Secondary Growth in the Tomato Stem

Tomato stems exhibit secondary growth. Near the base of the stem, the secondary growth is quite obvious. Take a look at this cross section taken from an internode in one of the more mature regions of the shoot. The secondary xylem stains blue. Note that the uneven thickenings of the stem correspond to uneven secondary growth in the xylem tissue.

Here is a longitudinal section of a similar piece of stem. The position of the vascular cambium has been marked in red, and other tissues have been labelled as well. Note how the vascular cambium is continuous up and down the length of the stem.

If you combine the two sections and visualize the stem three-dimensionally, you can imagine that the vascular cambium is a continuous cylinder of cells, producing phloem towards the outside of the stem and xylem towards the inside. As the vascular cambium produces more cells, it migrates outward. The addition of cells in the lateral direction increases the thickness of the stem.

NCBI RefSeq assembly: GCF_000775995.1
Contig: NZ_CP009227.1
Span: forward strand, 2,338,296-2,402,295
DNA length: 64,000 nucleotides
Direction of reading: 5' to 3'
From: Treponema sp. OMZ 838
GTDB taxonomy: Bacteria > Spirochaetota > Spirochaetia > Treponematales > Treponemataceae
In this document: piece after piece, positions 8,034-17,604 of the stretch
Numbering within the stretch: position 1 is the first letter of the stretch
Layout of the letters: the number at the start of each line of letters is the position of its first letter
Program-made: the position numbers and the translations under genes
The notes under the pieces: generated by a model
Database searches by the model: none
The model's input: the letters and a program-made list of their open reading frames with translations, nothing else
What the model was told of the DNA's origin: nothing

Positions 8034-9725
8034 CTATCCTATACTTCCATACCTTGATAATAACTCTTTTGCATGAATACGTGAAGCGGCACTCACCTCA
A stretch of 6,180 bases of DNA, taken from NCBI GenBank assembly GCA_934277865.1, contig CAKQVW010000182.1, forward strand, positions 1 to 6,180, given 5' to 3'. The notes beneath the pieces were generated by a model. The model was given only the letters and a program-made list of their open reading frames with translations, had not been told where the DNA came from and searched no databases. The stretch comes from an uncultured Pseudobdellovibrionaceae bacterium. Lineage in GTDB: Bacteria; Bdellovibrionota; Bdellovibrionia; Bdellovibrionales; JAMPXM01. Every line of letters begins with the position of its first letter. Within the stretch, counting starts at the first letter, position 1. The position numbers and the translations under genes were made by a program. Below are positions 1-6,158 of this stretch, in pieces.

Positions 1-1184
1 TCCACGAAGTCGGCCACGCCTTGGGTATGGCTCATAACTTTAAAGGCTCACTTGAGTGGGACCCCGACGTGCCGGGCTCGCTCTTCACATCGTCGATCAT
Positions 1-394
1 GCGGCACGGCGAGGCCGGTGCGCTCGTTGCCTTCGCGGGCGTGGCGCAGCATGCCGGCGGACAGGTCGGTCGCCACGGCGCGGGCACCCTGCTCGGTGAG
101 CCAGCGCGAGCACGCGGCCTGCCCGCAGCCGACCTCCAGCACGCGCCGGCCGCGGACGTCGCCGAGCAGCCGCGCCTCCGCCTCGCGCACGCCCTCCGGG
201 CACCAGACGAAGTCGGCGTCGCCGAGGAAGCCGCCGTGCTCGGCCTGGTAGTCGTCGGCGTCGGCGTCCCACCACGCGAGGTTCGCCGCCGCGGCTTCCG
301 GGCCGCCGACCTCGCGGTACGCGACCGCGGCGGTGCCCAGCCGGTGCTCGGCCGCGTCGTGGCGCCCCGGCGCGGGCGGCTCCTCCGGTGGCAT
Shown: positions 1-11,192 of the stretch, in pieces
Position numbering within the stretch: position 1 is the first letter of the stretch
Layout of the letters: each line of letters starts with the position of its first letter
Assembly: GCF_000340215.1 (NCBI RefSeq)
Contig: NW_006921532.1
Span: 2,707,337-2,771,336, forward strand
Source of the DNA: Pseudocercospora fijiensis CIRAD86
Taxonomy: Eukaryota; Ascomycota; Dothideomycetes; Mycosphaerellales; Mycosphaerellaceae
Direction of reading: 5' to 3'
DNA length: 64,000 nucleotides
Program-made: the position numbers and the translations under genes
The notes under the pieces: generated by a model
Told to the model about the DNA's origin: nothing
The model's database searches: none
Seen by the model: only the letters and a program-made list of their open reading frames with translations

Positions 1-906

If you would like to take a closer look at secondary growth in the tomato click here.

Introduction | Flowers&Fruit | Roots | Stems | Leaves

© Thomas L. Rost 1996
Section of Plant Biology Division of Biological Sciences